Cotoneaster Temperature

These plants prefer temperatures between 40-70°F and tolerate lows of -10°F.


Cotoneaster Soil

They prefer a loamy, rich, and fertile soil with a good drainage capacity of a pH range from 5.0 – 8.0.


Cotoneaster Repotting

Young plants can be repotted yearly in spring while older plants need repotting every 2 or 3 years. Prune the roots and foliage to keep the plants to a manageable height. These plants thrive in containers, but you have to monitor the height and width of the variety and choose containers deep and wide enough to hold them. 


Cotoneaster Propagation

These plants multiply easily and are propagated by cuttings or from seed. However, seeds take almost 18 months before germinating so cuttings are usually preferred as they produce good results and strong stock. Alternatively, you can purchase container plants from garden nurseries and centers.

You should take cuttings from semi-hardwood stems in evergreen plants and softwood cuttings from deciduous plants in summer. The cuttings have to be roughly 6 inches long and trim off the leaves along the lower two-thirds of the cutting to help the rooting process, lightly scrape and remove two inches of the outer bark at the cutting’s end.

Dip the end in rooting powder and insert the cuttings 2 or 3 inches into small pots filled with good draining capacity soil. Make sure the cuttings are firmly in place and lightly water the soil. Place the pots in a sheltered spot for the winter and ensure the soil stays damp but not soggy. Transplant in spring when roots are established.

Additional Care

They are light feeders and just need an annual dose of balanced fertilizer when spring begins, preferably a formula like 20-20-20 or a high nitrogen formula like 10-5-5.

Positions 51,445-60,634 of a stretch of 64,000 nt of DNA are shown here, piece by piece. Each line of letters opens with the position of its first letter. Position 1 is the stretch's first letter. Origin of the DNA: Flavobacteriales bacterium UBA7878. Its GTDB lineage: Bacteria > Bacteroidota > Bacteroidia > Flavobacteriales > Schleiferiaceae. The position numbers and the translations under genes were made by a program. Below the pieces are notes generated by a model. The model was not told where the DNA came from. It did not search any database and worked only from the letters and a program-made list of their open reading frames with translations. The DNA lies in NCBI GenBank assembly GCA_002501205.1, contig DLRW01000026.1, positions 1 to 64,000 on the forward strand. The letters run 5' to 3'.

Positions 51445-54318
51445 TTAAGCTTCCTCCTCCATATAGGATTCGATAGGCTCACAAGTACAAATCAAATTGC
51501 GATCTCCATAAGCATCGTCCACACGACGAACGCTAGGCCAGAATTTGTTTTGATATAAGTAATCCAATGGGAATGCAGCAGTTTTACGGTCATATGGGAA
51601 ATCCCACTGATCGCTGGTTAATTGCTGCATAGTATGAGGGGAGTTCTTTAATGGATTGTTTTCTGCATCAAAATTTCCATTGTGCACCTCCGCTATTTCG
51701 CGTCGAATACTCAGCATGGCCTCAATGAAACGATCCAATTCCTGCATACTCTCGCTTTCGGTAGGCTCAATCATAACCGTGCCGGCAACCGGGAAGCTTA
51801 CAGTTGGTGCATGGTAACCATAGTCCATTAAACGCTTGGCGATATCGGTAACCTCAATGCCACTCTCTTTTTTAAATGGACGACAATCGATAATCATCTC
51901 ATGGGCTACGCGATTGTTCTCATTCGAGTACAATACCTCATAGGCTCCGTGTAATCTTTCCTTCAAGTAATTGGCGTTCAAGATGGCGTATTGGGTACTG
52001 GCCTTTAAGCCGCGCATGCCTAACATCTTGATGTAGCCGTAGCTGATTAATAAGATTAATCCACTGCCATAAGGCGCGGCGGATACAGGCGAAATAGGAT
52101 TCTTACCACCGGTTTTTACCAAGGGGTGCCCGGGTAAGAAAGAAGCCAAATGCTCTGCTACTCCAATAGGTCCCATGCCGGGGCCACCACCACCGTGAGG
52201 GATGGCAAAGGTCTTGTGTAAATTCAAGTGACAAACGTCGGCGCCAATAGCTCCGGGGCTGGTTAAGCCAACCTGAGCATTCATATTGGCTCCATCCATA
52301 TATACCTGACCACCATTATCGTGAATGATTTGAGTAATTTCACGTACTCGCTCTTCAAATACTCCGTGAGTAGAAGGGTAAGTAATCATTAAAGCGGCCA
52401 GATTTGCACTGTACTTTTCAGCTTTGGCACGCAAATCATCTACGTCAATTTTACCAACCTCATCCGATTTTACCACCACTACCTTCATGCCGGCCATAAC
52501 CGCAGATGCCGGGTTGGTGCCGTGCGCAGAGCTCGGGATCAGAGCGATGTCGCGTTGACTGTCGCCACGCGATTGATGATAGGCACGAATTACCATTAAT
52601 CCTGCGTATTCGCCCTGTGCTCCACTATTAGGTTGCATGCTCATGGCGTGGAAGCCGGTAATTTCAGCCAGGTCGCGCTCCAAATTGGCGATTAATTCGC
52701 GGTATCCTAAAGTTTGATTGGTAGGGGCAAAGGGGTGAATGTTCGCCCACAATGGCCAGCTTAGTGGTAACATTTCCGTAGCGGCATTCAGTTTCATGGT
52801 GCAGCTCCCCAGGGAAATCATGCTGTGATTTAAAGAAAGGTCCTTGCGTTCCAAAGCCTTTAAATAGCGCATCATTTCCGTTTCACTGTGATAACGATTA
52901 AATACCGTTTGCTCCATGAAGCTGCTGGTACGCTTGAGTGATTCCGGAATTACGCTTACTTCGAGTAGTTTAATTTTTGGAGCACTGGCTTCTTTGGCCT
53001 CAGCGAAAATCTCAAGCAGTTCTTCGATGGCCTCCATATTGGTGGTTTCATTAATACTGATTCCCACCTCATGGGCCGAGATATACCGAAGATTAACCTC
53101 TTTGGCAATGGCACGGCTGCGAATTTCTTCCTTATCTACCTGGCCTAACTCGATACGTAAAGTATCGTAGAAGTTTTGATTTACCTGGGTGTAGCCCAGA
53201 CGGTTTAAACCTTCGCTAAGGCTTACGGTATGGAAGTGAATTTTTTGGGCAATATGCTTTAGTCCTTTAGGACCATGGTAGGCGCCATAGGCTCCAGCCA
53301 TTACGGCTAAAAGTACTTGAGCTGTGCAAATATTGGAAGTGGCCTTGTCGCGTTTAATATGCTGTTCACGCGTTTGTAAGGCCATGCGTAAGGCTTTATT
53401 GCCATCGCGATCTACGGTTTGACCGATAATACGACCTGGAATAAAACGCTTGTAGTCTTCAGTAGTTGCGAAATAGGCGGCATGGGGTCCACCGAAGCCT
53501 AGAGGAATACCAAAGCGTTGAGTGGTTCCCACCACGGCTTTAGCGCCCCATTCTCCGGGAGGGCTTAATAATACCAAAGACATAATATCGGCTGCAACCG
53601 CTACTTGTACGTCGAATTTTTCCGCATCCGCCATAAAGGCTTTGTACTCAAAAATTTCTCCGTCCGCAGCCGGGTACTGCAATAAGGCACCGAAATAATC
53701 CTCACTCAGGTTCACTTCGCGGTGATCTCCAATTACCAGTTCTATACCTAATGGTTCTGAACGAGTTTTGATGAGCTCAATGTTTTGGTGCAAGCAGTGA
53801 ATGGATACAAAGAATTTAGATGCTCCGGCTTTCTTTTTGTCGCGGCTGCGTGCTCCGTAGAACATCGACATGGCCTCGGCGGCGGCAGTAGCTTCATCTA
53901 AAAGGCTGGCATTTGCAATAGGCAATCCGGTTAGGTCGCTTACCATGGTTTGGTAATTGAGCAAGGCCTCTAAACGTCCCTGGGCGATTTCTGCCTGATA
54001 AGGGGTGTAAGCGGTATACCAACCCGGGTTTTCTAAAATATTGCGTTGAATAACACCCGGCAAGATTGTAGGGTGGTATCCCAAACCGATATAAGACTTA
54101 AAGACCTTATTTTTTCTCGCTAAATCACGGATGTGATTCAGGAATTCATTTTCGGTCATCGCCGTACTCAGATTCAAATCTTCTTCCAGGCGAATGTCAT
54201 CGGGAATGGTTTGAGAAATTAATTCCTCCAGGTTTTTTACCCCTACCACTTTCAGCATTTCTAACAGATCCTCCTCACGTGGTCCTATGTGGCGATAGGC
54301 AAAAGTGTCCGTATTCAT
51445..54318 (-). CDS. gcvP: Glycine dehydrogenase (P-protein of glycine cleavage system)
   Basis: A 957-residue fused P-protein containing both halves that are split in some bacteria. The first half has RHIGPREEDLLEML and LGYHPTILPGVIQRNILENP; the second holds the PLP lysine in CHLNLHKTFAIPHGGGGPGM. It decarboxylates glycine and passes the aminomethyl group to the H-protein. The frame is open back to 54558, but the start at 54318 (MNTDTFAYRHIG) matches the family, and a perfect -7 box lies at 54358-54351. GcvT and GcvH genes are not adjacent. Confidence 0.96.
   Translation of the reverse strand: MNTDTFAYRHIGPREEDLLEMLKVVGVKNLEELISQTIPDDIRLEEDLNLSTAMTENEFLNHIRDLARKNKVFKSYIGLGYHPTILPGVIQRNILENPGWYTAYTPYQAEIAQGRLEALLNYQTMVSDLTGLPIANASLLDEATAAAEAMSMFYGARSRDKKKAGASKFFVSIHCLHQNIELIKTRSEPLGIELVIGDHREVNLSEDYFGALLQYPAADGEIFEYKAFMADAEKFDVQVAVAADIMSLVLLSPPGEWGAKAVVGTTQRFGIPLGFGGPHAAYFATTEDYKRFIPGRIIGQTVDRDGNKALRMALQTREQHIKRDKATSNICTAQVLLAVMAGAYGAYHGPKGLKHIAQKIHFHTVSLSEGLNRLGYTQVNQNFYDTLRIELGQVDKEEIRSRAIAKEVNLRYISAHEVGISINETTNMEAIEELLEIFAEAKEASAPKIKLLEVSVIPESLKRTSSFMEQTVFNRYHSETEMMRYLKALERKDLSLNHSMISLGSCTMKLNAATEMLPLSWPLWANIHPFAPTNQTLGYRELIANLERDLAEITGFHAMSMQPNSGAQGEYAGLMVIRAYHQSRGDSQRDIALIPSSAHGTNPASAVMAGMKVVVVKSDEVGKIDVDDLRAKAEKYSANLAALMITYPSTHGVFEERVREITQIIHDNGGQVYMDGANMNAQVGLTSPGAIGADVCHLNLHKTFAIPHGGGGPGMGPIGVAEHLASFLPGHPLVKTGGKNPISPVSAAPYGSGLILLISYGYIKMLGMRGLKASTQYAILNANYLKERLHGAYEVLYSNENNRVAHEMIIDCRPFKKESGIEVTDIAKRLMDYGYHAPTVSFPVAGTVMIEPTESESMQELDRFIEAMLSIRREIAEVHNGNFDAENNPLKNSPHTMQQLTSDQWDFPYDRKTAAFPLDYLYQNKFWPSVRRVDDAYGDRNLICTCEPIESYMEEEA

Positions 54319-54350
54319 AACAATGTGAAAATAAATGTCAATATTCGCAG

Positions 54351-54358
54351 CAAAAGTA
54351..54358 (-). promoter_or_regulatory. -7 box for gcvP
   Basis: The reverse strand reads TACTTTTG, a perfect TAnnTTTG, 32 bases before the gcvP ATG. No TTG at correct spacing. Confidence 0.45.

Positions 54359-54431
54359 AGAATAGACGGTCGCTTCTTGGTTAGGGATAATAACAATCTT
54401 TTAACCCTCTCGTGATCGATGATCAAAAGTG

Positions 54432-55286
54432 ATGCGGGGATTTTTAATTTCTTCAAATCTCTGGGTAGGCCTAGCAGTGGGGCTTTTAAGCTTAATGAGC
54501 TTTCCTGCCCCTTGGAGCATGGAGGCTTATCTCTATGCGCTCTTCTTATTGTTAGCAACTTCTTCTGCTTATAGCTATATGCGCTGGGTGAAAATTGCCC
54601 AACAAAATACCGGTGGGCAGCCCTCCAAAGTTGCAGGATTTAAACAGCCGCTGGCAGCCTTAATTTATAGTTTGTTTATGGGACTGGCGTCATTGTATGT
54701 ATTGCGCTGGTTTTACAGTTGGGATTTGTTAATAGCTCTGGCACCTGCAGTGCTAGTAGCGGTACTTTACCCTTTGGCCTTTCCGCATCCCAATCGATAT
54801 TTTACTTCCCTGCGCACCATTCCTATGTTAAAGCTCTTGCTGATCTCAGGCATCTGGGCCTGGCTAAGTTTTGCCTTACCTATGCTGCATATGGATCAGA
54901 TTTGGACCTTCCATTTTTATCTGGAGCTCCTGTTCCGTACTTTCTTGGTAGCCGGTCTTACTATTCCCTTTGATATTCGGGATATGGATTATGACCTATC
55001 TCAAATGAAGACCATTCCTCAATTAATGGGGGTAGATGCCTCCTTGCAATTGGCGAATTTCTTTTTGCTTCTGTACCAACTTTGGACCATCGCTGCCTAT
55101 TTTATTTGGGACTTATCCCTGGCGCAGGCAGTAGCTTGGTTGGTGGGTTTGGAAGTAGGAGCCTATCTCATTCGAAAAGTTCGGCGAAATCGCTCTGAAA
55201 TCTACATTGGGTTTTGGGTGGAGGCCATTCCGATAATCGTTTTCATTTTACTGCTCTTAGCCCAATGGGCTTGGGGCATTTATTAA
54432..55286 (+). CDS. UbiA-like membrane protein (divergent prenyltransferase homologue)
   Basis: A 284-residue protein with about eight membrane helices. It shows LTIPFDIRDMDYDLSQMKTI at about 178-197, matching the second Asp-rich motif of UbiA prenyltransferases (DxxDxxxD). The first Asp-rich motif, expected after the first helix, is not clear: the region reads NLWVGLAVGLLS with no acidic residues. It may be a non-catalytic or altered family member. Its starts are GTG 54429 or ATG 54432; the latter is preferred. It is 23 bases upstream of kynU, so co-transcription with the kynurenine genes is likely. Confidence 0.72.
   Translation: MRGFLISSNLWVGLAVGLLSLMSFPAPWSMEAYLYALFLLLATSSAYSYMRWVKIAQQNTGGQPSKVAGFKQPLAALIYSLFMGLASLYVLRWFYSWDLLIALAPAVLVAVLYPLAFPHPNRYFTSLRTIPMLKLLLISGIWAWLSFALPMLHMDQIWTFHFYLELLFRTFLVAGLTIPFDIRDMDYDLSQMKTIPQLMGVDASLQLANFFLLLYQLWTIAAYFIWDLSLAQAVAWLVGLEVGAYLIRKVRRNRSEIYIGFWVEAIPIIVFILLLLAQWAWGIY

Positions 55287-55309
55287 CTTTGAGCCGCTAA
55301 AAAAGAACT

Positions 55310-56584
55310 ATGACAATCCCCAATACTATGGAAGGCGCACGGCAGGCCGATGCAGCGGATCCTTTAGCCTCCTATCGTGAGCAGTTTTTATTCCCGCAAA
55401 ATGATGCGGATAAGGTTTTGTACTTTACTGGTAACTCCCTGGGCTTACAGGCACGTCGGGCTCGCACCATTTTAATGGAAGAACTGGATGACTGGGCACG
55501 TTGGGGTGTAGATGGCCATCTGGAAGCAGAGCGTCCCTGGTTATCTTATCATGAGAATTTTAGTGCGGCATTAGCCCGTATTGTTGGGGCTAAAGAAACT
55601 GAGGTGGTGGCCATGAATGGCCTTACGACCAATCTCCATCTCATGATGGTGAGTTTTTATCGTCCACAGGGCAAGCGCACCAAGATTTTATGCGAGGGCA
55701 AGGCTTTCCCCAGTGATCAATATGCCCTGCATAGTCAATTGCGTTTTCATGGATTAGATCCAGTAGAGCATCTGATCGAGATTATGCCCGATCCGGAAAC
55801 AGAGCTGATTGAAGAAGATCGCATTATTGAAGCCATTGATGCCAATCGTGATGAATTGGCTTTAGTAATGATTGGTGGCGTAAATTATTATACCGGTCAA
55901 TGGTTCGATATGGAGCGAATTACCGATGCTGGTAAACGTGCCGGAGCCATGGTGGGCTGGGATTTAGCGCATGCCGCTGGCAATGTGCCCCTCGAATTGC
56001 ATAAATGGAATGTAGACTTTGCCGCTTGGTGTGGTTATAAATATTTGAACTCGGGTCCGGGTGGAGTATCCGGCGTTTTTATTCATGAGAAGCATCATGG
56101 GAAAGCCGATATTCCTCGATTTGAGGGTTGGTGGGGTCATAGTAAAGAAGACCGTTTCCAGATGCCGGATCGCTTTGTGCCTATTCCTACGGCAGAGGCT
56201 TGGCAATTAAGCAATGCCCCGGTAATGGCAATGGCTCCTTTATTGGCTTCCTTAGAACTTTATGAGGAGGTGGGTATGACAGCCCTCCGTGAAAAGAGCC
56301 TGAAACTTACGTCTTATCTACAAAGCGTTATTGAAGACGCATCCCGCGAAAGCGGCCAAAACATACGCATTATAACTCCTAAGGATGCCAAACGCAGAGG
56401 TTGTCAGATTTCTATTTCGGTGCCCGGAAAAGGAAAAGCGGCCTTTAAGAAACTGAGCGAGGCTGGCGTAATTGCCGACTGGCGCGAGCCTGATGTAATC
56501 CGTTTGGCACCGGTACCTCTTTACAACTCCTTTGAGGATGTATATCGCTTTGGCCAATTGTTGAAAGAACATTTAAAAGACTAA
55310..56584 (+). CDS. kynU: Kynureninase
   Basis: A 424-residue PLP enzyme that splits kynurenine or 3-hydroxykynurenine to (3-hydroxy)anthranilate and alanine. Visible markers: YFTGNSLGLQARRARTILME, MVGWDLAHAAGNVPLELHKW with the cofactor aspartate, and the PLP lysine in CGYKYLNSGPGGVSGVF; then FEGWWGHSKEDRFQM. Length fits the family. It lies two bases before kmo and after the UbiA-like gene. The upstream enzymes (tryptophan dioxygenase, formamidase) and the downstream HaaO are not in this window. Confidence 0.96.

Regular pruning helps the plants to remain compact and helps promote healthy foliage, more flowers, and berries. Prune the plants in spring before new leaves emerge, but it can also be done after flowering, although it will reduce the production of berries.

Remove dead or diseased branches, cutting stems down to the base. Cutting mid-stem or shortening them will make new growth grow straight up, if the plants have become too thick, removing older stems around the center will promote better air circulation.

Cotoneaster Common Problems

They aren’t usually troubled by pests or diseases, but there are some you’ll have to look out for. Sometimes, pests like aphids or armored scale insects, attack in summer although rarely fatal, aphids suck sap from the foliage and leave unsightly trails of honeydew. They can be sprayed off the plants to control them. 

Scale pests appear as small, round, or oval plates of different colors on foliage that could weaken or damage plants. Neem oil applied in winter will effectively control these pests.

A bacteria, Erwinia amylovora, can infect these plants with a disease known as fire blight which can occasionally be a problem, damaging branches or the entire plant in severe cases.

Cankers can appear in spring on branches and stems, oozing a light-colored material causing branches and flowers to blacken and shrivel later. Infected parts must be pruned and destroyed in extreme cases of severe infection, the whole plant might be destroyed.